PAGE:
David is a timeless pick, and given the family’s devout religious faith, it’s not too surprising that it’s another Biblical name. David means beloved, and has been in the top 50 for the past century and a half. There are numerous namesakes, including the Old Testament king, rock legend David Bowie, and the protagonist of Charles’ Dickens’ classic David Copperfield, just to mention a few.
All in all, Israel David is a name that speaks to their family’s strong religious traditions, and gives them plenty of room to pick lots of other “I” names, if they choose to follow the family tradition of giving all of their kids the same first initial. (I’m loving the idea of Israel coupled with Isadora and Ignatius!)
Tell us: What do you think of the name Israel David? Are either of those picks on your short list?
If you’re looking for the perfect baby name, check out our Baby Name Finder, or email me at email@example.com for advice. (You could find your question answered here!) And don’t forget to like In Name Only on Facebook to keep up with the very latest in baby names!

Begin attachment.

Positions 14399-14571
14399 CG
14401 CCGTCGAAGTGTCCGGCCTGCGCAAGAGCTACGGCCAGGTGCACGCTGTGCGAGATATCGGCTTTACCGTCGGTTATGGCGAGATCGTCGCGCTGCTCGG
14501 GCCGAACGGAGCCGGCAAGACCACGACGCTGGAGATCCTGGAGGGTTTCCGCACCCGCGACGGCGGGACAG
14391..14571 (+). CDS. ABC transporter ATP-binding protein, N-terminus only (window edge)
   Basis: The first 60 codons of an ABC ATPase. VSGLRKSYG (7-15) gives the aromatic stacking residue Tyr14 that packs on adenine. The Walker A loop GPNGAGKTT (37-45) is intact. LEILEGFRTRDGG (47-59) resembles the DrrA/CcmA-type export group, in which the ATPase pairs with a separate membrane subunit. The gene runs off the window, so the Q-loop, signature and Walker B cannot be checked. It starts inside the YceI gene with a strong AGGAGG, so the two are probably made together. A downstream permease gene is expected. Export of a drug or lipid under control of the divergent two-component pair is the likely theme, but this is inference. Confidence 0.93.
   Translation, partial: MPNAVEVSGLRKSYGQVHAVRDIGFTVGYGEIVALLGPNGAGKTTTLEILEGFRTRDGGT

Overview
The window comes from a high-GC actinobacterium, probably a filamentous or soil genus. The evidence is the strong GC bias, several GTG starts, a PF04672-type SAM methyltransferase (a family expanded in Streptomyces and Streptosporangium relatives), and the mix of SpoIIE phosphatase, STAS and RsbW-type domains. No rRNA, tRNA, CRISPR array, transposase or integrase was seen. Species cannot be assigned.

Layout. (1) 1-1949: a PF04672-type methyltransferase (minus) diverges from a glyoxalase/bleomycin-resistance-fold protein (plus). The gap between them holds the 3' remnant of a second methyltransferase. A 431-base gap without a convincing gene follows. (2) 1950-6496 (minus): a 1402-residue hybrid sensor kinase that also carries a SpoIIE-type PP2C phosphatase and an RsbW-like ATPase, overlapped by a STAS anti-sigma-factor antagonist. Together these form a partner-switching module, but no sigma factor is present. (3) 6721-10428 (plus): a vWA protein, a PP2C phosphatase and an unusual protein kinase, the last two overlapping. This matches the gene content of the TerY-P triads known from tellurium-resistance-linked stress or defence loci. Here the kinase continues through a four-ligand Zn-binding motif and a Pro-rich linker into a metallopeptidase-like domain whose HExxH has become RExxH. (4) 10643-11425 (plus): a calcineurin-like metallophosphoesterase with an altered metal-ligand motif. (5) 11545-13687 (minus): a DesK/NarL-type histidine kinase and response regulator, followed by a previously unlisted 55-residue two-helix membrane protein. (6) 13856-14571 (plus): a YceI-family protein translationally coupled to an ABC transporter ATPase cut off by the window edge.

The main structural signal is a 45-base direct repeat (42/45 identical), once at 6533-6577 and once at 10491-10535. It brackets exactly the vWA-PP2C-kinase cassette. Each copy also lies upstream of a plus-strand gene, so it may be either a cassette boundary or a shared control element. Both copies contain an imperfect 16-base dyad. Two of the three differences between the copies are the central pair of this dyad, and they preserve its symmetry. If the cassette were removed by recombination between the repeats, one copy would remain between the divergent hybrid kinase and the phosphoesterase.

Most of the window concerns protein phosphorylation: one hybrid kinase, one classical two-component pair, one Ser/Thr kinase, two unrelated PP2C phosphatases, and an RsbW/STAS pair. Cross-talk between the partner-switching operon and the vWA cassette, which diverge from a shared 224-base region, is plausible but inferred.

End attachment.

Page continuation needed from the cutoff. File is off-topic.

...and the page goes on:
Image: Derick and Jill Dillard/Facebook
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Wednesday, November 26th, 2014
Thanksgiving often seems to get lost between Halloween and Christmas—especially when the stores seem to start putting up their Christmas displays before you’re done with your back-to-school shopping. And it’s a shame, as it’s a pretty great holiday: When else are you encouraged to think of all the things in your life that you should be grateful for—and enjoy a fabulous meal with friends and family? If you’re looking for a baby name that suits the meaning of this particular season—gratitude, friendship and kindness—here are some options for you.
Alden This charming boys’ name makes a nice alternative to Aiden. It means friends.
Amity This sweet virtue name is virtually unheard of, but has a lovely meaning—friendship.
Charity This charming old-school virtue name just cracked the top 1000, and seems particularly perfect for the season.
Concord Considered a boys’ virtue name, Concord is a word that means peace and harmony.
Connelly This Irish boys’ name means love and friendship—and would make a lovely girls’ name, too.
Edwin This old-school variant on Edward means wealthy friend—and makes a winning way to pay homage to an Edward in your family tree.
Dakota is a Sioux name meaning “friendly one,” and has been popular for both boys and girls since the 1980s.
Mercy Another old-school virtue name, Mercy means compassion, and has become one of the more popular virtue names for girls.